Multisystem Inflammatory Disorder: No Longer So Rare


Photo Credit to Boston Children’s Hospital

Ava Paolucci, Staff Reporter, Sophomore

It is commonly circulated that Coronavirus is less harmful to younger people with only very rare instances of serious complications or death.  As a year approaches since the first case of COVID-19 in America, the supposedly rare instances of serious COVID related complications in kids is becoming more and more common. This has been characterized through reports of Multisystem Inflammatory Disorder, which is predicted to be making an increase in the younger generation and is expected to continue an upward trend. 

Multisystem Inflammatory Disorder, also known as MIS-C, causes different body parts to become inflamed, mainly affecting the lungs, heart, brain, kidneys, skin, gastrointestinal organs, or eyes.  Along with the inflammation, victims may experience gut pain, diarrhea, rashes, bloodshot eyes, neck pain, throwing up, or feeling fatigued.  While the doctors say they don’t know the cause of the disorder it has been directly linked with being exposed to or having gotten COVID-19.  The disorder is seen most prominently in children, specifically those from one to 14 years old.    

According to the first report by the CDC on the disorder, “186 patients with MIS-C in 26 states. The median age was 8.3 years, 115 patients (62%) were male, 135 (73%) had previously been healthy, 131 (70%) were positive for SARS-CoV-2 by RT-PCR or antibody testing, and 164 (88%) were hospitalized after April 16, 2020.”        

As the number of children who are diagnosed with Coronavirus increase the cases of MIS-C will continue to rise.  The Children’s Hospital of Philadelphia had been seeing about two cases of the disease per month during the summer whereas in December that number increased to ten.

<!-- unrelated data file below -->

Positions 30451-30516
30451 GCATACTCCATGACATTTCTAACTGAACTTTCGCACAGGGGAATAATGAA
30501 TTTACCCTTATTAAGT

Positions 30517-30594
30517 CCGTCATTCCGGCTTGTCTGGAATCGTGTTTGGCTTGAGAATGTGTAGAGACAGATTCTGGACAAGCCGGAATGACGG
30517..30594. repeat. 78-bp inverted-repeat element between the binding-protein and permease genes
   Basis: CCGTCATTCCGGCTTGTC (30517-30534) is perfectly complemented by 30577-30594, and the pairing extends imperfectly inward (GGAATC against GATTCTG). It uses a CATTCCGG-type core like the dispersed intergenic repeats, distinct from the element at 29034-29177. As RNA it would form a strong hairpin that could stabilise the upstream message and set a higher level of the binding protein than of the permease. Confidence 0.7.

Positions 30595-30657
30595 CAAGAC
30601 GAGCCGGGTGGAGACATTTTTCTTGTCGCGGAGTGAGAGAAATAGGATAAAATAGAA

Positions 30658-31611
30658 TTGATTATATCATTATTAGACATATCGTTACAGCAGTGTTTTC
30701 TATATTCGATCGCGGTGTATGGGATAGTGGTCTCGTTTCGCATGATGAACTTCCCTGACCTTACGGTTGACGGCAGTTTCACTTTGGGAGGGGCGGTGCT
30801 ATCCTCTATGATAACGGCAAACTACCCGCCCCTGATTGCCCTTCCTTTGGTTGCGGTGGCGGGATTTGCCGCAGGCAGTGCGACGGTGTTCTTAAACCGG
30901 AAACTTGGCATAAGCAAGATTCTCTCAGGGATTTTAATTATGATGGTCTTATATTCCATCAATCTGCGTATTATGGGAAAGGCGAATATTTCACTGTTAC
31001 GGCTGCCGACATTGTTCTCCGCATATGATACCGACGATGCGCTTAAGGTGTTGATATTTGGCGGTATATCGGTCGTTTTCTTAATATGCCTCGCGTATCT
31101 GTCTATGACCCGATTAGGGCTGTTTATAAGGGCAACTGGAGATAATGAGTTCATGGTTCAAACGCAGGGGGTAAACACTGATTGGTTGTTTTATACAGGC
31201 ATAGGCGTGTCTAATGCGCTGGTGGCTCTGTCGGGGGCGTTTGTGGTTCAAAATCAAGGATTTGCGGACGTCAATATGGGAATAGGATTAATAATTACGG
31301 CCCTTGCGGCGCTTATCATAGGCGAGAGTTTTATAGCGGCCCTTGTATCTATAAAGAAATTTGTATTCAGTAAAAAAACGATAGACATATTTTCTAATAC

Dr. Jean Ballweg from The Children’s Hospital of Philadelphia went on record, saying, “We know that over 50% of our pediatric patients are having cardiac manifestations of MIS-C and they’re serious. Some of our kids have needed to be on a heart-lung machine. Many have needed to be intubated and IV meds to support the heart. We have a follow-up program and will up for a year after discharge. I suspect those with heart issues, we will follow indefinitely.”  

The long term effects like with most corona related issues are still unknown.  The OU Children’s Hospital in Oklahoma claims that they’ve seen around two dozen cases and are expecting more.  Some of the cases they have reported have not been added to the CDC’s count which is currently at 1,659.  The CDC acknowledges the fact that they are probably missing cases and will be updating a webpage designated to the disorder monthly.  

According to the CDC New York has had over 51 cases, being one of the more affected states.  MIS-A the strain of the disorder seen in adults is still so rare that statistics have not been released.  Doctors are advising keeping an eye out for symptoms and making sure children wear face masks.